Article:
MQ-9B SeaGuardian drones are efficient in border surveillance and law enforcement.
Rabat – The US is close to completing the sale of at least four MQ-9B SeaGuardian drones to Morocco.
Reuters, citing three US sources “familiar with the negotiations,” reported today that Congress is set to discuss the sale of the sophisticated large aerial drones in the coming days.
The outlet’s sources said the deal has been in the works for months but did not confirm if it is related to Morocco’s agreement to normalize relations with Israel, which US President Donald Trump announced earlier today.
The sources said the US State Department authorized the sale of the four unmanned aerial drones to Morocco. They are unsure, however, if US officials have approved the export of drones with weapons attached.
One of the sources said Congress must approve the deal and may receive notification of it as early as Friday. Two of the sources do not expect Congress to block the sale.
General Atomics Aeronautical Systems is the manufacturer of the four MQ-9B SeaGuardian drones Morocco may receive from the US. With a range of 6,000 nautical miles (11,100 kilometers), the drones can survey huge swaths of sea and desert but are also designed to operate within civilian airspace.
MQ-9B SeaGuardian drones can serve various naval and littoral surveillance operations, including anti-surface warfare, anti-submarine warfare, search and rescue, humanitarian assistance and disaster relief, border surveillance, and law enforcement.
With Morocco a key transit hub for migrants trying to reach Europe via the Atlantic Ocean and the Mediterranean Sea, the country could be seeking the MQ-9B SeaGaurdian drones to improve efforts to curb irregular migration. In particular, Spain’s Canary Islands off Morocco’s southern coast are facing an unprecedented migration crisis, with Spain calling for increased cooperation with Rabat to stem the flood of migrants to the islands.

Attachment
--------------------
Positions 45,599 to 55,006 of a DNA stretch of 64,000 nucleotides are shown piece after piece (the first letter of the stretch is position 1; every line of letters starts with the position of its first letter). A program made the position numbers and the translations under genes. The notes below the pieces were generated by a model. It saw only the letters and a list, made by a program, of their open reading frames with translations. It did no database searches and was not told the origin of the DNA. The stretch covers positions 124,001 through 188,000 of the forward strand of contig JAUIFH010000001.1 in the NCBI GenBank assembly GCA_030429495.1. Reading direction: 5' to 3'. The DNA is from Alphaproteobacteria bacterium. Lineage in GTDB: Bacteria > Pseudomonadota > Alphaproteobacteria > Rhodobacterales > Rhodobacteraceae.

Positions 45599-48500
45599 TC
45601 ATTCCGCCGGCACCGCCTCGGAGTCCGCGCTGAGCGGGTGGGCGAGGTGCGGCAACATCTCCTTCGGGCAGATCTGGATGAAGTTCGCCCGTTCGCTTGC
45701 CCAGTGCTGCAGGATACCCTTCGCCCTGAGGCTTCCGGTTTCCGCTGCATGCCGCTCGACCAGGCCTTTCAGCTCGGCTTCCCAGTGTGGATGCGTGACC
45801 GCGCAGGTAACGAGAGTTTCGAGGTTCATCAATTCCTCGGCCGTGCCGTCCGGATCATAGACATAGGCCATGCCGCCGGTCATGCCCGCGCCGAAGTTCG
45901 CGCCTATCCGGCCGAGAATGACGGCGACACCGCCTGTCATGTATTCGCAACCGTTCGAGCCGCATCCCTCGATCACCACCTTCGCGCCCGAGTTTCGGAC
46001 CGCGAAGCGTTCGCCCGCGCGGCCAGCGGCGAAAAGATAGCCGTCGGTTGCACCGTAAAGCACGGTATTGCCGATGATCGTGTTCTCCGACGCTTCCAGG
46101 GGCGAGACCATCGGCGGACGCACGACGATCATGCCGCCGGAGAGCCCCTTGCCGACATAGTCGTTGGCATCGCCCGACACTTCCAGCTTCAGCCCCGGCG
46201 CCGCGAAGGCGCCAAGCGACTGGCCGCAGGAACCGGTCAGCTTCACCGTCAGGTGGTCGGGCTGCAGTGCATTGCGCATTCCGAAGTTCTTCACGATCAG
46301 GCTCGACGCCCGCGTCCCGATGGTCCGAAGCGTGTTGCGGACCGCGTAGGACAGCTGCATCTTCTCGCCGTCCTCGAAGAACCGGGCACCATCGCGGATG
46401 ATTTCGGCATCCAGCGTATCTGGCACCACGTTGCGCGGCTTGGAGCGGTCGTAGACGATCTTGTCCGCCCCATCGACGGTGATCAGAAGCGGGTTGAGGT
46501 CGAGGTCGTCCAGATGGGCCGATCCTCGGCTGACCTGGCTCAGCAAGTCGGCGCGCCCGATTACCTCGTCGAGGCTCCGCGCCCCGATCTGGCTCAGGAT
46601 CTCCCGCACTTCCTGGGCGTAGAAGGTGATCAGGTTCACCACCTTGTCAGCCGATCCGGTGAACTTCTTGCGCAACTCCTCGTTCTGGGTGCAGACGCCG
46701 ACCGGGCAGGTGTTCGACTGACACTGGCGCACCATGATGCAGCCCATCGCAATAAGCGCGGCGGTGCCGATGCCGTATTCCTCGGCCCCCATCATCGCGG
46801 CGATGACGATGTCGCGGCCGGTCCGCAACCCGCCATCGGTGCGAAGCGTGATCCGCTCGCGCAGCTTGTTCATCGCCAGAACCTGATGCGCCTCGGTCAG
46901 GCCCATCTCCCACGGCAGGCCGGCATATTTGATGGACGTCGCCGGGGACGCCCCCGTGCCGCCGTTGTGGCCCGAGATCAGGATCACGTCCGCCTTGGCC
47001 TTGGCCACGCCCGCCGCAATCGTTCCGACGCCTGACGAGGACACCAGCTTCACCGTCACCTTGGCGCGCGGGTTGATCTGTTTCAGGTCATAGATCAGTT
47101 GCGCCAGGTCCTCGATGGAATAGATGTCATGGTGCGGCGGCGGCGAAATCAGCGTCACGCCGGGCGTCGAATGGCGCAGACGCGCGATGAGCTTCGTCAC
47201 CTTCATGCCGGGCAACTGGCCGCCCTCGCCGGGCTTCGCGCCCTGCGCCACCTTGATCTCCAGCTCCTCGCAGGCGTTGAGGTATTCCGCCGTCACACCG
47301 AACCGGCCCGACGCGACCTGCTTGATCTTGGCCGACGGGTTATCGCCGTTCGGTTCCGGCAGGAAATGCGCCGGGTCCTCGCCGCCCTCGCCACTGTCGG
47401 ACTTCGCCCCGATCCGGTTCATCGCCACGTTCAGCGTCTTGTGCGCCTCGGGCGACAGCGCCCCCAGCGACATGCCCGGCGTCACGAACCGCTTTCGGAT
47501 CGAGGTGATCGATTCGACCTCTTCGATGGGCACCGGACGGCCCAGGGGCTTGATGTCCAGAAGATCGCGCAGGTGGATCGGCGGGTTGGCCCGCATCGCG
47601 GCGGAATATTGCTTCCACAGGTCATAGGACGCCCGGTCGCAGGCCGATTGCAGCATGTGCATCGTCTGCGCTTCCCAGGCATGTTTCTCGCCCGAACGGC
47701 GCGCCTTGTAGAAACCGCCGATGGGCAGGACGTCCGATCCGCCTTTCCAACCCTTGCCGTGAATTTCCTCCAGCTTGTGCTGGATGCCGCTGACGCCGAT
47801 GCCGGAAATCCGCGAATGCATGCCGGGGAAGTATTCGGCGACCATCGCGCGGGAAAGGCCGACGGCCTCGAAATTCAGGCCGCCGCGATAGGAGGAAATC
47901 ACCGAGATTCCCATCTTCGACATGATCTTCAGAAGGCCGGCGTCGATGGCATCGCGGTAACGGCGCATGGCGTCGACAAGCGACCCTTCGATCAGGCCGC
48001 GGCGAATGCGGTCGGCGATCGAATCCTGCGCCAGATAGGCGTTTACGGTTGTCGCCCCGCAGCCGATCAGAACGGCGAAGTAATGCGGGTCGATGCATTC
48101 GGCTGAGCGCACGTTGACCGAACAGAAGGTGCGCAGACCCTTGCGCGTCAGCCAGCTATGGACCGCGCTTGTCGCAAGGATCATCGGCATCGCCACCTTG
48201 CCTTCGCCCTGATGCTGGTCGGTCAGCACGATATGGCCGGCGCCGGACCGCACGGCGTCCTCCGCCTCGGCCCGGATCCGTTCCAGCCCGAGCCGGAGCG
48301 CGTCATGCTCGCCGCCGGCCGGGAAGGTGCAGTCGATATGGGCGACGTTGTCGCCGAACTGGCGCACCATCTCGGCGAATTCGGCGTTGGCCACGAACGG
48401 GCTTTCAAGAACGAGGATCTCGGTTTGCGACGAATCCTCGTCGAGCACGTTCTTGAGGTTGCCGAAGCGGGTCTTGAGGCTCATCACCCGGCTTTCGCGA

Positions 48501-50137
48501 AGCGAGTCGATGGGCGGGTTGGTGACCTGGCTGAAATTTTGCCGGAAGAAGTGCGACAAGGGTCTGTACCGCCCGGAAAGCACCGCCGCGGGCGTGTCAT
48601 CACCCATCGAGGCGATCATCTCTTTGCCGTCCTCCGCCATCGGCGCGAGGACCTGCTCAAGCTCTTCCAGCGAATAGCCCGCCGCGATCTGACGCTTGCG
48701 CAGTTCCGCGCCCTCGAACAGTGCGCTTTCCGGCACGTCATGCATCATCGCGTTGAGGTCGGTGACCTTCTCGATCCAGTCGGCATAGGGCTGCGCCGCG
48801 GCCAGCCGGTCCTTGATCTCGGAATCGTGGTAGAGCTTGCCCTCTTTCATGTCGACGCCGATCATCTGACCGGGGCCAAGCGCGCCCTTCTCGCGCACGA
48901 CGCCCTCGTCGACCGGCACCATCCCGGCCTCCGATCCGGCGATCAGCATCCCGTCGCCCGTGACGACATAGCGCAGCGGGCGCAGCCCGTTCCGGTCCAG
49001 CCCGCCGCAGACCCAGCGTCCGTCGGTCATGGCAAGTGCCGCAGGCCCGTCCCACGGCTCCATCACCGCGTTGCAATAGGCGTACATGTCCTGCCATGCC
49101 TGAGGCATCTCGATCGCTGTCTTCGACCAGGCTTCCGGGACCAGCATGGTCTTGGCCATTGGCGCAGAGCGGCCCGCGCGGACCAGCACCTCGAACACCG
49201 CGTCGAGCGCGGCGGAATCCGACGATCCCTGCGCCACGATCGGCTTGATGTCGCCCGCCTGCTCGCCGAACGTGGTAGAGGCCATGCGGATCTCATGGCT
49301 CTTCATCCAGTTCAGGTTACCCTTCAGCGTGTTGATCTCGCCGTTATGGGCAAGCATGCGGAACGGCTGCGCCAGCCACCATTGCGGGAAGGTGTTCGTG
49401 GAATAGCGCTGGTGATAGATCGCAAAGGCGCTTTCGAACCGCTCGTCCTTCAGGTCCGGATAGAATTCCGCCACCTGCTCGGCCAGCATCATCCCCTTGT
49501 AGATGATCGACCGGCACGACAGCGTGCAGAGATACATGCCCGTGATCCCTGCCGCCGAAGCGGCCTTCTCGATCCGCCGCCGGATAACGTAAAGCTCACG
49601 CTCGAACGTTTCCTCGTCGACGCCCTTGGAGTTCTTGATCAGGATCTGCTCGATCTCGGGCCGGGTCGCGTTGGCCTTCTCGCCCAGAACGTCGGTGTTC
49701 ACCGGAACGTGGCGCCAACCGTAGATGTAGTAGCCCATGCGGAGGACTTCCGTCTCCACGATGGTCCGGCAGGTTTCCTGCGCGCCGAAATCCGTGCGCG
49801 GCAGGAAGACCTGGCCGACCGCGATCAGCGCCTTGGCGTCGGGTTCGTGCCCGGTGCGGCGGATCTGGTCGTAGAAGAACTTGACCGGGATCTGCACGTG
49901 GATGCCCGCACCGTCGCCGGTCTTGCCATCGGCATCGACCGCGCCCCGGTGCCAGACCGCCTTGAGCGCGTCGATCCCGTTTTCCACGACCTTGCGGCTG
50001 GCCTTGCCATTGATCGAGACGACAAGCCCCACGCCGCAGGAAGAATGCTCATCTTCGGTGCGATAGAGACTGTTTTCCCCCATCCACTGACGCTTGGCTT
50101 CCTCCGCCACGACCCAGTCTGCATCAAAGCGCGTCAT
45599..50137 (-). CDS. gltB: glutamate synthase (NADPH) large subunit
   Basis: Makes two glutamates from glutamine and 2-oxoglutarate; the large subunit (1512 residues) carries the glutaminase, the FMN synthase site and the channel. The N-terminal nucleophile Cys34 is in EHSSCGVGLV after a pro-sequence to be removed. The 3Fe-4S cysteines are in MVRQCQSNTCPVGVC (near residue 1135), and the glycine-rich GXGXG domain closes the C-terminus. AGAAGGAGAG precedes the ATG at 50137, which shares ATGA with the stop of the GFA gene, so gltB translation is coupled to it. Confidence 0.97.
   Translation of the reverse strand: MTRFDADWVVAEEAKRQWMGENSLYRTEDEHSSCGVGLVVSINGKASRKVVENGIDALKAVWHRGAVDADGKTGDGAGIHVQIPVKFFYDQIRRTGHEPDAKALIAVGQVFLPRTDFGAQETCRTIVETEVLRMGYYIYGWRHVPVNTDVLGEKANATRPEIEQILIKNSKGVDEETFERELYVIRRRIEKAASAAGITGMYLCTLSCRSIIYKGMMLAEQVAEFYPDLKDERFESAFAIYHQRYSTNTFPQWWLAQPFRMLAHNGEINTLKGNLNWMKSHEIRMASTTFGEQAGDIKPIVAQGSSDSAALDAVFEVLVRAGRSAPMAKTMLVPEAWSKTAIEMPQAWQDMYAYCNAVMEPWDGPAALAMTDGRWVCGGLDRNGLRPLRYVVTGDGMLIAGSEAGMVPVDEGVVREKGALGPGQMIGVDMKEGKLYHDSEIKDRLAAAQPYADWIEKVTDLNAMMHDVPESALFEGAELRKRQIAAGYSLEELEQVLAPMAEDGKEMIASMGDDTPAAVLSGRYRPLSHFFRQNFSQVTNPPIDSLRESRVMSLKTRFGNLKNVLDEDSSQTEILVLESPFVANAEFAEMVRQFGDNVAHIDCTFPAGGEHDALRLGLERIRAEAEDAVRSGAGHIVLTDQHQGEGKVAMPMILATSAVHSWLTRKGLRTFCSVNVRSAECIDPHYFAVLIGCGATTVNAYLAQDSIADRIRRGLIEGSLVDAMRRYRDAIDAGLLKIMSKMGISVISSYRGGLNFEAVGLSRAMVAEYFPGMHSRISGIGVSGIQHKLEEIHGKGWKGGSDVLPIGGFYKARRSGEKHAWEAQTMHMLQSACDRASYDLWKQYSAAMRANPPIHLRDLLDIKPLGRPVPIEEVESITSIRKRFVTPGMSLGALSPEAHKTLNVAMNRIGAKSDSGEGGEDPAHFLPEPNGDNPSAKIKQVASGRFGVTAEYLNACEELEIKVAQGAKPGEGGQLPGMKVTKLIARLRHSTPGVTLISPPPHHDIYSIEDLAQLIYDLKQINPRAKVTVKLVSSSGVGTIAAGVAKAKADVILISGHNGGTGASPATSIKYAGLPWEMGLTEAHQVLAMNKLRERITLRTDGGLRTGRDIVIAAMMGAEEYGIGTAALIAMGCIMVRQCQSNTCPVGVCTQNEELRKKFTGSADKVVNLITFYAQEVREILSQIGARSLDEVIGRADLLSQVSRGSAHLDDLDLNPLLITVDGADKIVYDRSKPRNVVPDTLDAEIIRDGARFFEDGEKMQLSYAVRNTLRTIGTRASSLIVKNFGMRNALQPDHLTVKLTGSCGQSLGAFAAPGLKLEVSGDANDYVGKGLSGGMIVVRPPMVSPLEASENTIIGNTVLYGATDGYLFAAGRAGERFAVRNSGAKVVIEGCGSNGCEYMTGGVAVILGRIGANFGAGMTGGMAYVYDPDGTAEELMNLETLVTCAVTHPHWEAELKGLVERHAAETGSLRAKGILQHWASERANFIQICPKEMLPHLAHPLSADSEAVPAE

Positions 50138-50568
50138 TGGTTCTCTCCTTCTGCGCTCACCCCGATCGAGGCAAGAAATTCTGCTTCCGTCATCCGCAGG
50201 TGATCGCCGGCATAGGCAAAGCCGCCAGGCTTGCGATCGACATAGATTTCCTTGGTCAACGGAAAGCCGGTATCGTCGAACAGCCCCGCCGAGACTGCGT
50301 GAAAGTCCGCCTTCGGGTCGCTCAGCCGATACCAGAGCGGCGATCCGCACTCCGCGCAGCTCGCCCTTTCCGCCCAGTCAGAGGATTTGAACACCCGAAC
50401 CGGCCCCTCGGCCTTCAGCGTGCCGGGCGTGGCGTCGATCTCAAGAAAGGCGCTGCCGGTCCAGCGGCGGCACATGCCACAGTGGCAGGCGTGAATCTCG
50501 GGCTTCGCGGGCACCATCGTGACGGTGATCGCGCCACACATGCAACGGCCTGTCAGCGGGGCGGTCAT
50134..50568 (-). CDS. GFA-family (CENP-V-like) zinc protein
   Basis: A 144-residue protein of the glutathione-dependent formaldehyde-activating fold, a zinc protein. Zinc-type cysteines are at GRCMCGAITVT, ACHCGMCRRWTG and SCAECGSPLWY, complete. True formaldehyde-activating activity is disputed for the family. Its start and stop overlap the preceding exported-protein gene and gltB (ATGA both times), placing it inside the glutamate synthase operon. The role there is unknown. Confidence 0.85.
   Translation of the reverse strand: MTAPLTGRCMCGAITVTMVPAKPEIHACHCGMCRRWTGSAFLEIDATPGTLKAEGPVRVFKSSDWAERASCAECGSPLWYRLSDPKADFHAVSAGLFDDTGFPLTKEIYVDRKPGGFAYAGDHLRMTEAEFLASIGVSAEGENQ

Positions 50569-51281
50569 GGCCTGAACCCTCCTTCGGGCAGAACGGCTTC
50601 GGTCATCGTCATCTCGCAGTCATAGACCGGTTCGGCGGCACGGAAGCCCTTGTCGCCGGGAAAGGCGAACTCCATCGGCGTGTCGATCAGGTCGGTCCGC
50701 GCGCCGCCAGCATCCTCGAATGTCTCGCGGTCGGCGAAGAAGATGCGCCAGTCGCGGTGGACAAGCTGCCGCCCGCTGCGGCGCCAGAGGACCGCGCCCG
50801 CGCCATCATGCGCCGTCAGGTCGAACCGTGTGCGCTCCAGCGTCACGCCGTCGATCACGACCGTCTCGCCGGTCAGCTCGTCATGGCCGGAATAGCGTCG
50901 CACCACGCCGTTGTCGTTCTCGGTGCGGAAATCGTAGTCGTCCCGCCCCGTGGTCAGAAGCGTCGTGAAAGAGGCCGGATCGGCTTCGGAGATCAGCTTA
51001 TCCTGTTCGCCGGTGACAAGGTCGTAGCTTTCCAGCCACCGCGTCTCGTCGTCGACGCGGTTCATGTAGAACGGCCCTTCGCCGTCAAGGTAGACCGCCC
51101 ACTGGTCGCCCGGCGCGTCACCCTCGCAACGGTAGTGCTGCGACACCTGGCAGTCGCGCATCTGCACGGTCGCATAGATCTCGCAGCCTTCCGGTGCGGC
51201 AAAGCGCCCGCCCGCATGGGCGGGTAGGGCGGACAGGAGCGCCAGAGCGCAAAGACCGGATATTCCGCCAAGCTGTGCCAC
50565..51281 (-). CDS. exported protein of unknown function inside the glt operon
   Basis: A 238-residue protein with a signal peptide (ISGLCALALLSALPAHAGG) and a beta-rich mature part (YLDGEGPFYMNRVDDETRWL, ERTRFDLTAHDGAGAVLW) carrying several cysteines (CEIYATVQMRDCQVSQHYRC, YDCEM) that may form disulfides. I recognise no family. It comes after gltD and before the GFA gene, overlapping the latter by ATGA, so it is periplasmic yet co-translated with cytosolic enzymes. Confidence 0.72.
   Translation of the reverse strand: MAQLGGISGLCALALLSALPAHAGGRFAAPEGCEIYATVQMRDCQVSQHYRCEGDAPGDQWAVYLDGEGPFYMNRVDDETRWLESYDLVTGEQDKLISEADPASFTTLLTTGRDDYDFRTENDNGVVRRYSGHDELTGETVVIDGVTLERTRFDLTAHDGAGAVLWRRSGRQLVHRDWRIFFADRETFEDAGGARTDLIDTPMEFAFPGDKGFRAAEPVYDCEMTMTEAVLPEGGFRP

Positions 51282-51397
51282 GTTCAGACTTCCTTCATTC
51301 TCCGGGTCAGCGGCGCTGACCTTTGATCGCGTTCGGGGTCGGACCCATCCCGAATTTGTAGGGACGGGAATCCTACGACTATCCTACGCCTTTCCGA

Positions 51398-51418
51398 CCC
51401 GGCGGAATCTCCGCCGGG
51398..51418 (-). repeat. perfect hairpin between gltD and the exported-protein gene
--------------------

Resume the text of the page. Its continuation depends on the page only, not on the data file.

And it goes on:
The US’ reported deal with Morocco would be among the first drone sales after the Trump administration’s reinterpretation of the Missile Technology Control Regime (MTCR), an international arms control agreement.
Reuters reports the reinterpretation allowed the Trump administration to sell more drones to more countries, but US senators introduced legislation to block the export, transfer, or trade of many advanced drones to countries that are not close US allies. Sales are allowed to NATO members, Australia, New Zealand, South Korea, Japan, and Israel.
Despite the Senate’s legislation, the US recently completed drone sales to Taiwan and the UAE.
The US just sold 50 of its prized F-35 fighter jets, 20 MQ-9 Reaper drones, 14,000 bombs, and munitions to the UAE in a $23 billion arms deal. Although the sale effectively brings UAE military power up to par with that of Israel, Israel’s powerful lobby in Washington surprisingly supported the deal after initially opposing it.